This interview was first published in Radio Times magazine.


After 10 years, countless stories and plenty of memorable guest stars, Inside No. 9 is coming to a close with its ninth season.

Creators and stars Reece Shearsmith and Steve Pemberton have admitted that there "will be a sadness" to bringing the show to a close, but also believe that "to have not repeated ourselves or started to wane feels like an achievement".

In a recent interview with Radio Times magazine, they chatted more about bringing their BAFTA-winning comedy to a close.

You obviously don’t live together, but if you did, what would the view from the sofa be?

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Steve: We did live together once, in our late 20s, in a small Highgate flat with a dodgy paint job and a rickety old armchair – back when you had a VHS attached to your television. There was an Action Man figure on the top of the TV that would be posed in different ways. We would just laugh all the time.

Were there piles of dirty plates and socks everywhere?

Reece: It wasn’t squalor: we used to have a rota for the washing-up. We would all stay up to watch the late-night horror double bill on BBC Two.

Steve: I don’t think we ever went full Young Ones. We’d also consume a lot of daytime television. The likes of This Morning and The Time, the Place were big favourites – John Stapleton or Robert Kilroy-Silk interviewing members of the public. That was before reality television.

If you two were watching together now, who’d have the remote control?

Reece: I’d give it to Steve because I don’t really watch much television. He would probably know what was on and turn it on to the right channel. I don’t tend to get involved in watching reality shows where you’re following fly-on-the-wall type of people. I can’t keep up with it.

Steve: And I’d turn off any constructed reality show. The notion that you’re half performing, half living your real life is not my cup of tea. When you spend half your life trying to come up with creative ideas, the notion of just wandering into the bar and having a conversation… or maybe we’re missing out, Reece?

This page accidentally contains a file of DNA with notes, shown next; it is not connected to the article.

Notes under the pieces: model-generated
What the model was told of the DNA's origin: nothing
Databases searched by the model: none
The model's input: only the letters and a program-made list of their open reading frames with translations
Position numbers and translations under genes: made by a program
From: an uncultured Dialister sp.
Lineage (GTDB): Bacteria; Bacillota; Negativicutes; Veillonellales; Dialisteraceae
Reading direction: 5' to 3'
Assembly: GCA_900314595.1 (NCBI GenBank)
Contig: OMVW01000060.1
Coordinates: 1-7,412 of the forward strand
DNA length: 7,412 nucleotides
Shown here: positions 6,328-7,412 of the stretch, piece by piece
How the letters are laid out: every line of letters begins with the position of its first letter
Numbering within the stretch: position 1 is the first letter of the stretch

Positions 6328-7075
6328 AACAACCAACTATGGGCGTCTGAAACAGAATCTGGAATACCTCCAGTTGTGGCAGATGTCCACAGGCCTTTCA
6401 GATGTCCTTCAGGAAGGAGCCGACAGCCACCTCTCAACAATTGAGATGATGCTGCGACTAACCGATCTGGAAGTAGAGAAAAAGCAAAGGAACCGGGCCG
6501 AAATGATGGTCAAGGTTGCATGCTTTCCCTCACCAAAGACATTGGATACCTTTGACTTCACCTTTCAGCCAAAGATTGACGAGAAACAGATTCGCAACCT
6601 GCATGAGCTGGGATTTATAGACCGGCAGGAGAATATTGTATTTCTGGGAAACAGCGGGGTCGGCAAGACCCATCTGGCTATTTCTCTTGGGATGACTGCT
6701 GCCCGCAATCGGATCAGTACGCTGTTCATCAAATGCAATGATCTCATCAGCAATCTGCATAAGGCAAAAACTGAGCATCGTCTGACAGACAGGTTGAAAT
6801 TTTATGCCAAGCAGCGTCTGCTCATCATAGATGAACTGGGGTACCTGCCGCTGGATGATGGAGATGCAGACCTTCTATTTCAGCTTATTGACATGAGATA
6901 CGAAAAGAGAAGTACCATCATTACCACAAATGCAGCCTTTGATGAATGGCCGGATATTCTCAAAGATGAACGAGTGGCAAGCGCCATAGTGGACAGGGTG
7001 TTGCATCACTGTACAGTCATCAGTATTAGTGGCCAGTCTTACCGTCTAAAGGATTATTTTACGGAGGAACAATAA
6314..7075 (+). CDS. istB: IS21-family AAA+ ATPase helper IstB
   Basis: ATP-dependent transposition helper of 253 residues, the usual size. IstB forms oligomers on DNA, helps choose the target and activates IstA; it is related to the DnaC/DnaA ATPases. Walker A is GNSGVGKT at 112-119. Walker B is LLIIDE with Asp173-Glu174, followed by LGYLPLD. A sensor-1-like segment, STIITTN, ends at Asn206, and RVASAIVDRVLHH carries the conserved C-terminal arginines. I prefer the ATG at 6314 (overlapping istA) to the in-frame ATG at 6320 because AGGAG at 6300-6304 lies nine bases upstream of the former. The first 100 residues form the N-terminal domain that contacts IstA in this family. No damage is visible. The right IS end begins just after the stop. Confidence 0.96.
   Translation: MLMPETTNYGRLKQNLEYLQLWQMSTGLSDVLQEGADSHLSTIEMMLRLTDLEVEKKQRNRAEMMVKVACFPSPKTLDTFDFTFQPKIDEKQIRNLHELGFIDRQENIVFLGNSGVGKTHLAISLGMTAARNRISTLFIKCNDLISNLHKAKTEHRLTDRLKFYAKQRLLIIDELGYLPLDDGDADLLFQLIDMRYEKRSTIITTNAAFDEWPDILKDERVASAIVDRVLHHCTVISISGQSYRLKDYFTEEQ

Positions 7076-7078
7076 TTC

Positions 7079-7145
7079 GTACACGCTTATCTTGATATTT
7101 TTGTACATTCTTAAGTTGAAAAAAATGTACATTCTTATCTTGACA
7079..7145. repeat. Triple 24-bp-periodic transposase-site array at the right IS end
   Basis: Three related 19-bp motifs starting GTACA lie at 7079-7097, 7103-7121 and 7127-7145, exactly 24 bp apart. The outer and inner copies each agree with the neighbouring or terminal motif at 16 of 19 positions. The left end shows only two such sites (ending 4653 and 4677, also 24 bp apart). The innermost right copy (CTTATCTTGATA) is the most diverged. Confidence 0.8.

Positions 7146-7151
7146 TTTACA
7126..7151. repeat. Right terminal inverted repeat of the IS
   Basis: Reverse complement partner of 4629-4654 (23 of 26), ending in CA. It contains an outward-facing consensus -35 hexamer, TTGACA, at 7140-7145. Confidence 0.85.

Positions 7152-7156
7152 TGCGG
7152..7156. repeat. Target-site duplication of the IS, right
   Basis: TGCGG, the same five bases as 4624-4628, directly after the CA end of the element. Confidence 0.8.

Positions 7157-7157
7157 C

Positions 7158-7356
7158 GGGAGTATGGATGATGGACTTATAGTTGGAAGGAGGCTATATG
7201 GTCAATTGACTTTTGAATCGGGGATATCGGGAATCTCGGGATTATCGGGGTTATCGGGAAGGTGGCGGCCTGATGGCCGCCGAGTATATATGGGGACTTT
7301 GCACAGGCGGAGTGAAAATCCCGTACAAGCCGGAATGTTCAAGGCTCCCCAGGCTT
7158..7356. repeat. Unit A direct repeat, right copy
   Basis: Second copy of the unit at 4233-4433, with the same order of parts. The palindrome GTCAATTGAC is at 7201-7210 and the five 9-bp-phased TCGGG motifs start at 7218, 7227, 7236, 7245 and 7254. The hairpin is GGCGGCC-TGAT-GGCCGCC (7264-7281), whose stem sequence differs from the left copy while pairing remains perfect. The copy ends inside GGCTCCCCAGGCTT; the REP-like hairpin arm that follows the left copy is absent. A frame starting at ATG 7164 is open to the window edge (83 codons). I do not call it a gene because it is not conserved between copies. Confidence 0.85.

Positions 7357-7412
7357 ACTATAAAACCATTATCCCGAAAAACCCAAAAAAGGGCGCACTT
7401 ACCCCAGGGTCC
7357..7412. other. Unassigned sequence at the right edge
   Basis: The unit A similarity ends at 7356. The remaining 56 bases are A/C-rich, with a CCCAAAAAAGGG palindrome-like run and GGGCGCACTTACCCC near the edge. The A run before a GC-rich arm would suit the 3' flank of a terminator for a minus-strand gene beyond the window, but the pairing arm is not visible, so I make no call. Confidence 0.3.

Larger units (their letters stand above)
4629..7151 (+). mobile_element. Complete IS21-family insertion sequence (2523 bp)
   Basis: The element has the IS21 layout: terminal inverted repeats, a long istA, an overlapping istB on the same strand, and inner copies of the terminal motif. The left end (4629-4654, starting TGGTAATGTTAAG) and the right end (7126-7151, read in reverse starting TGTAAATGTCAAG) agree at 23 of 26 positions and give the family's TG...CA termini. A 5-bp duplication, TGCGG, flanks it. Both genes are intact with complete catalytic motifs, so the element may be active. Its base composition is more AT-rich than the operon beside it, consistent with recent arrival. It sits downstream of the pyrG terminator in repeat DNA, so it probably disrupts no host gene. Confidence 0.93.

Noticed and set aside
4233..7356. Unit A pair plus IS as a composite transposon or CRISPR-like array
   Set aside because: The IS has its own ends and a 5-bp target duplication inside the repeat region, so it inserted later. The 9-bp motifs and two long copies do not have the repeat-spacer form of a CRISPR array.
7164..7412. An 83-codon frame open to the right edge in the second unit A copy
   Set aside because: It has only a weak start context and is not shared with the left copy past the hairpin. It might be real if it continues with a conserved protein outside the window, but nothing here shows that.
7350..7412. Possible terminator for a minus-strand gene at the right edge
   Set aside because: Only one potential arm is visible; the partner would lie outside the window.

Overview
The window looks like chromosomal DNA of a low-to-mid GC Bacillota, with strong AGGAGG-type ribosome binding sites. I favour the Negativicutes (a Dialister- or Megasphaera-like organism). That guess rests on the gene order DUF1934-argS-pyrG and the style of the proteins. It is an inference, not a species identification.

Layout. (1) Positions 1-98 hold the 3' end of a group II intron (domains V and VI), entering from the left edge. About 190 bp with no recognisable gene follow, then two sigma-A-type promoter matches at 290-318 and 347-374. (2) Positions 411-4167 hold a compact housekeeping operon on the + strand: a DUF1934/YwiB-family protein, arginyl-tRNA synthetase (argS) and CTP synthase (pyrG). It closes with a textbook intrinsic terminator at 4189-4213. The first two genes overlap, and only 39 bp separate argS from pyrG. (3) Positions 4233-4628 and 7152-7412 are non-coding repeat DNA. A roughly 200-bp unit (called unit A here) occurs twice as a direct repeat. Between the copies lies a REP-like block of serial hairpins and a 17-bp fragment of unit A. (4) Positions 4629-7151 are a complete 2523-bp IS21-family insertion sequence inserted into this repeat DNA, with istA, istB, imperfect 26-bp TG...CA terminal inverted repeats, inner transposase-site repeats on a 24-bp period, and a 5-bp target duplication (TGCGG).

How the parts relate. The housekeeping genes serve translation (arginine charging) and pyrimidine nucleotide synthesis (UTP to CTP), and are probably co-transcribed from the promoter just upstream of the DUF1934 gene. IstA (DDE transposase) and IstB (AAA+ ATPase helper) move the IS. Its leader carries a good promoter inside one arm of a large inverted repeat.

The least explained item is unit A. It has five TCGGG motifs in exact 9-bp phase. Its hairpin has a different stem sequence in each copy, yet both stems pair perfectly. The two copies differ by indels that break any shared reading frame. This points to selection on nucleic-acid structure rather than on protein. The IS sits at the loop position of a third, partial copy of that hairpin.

What are the funniest shows you’ve watched?

Steve: The first time I saw Big Night Out with Vic and Bob, I thought, "Oh my God, they’re doing nothing, but everything." I couldn’t believe how funny they were in what appeared to be utter chaos. They were absolute heroes.

Reece: I remember watching The Larry Sanders Show on a double bill with Seinfeld. The character work, the darkness, being able to see both sides of the entertainment industry and, in the character of Hank, one of the all-time great losers.

You’re both northerners in your 50s, how did those formative years inspire The League of Gentleman, Psychoville and Inside No. 9?

Reece: We were big fans of what was on telly when we were little, which was not much, actually – The Two Ronnies and Victoria Wood, not the swathes of choice you get now. So you’d latch on to things that appeal to you and the northern voices on an Alan Bennett TV play would leap out. You’d think, this really chimes, this is how my mam speaks.

Eventually, we broke through into some sort of success with the world we’d created, Royston Vasey, and it was born from a northern sensibility.

Steve: Ours is a very northern, gothic, horror-tinged, grotesque comedy. As Reece says, we loved watching our northern heroes, and if we can be that to somebody else, it means the world to us.

This is the final season of Inside No. 9 — is it hard to say goodbye?

Steve: I don’t think we regret deciding to finish. Numerically, it’s our little in-joke – nine series of Inside No. 9. It could easily have stopped after five series, but we were determined to get to that landmark.

Reece: When the last episode is only available on iPlayer, then it really will feel like it’s concluded. There will be a sadness to it but also massive relief that we’ve got to the end without compromising on the high bar we set ourselves. We’ve done 55 different stories now, and to have not repeated ourselves or started to wane feels like an achievement. We’re very proud.

Inside No. 9 returns to BBC Two and iPlayer on Wednesday 8th May 2024.


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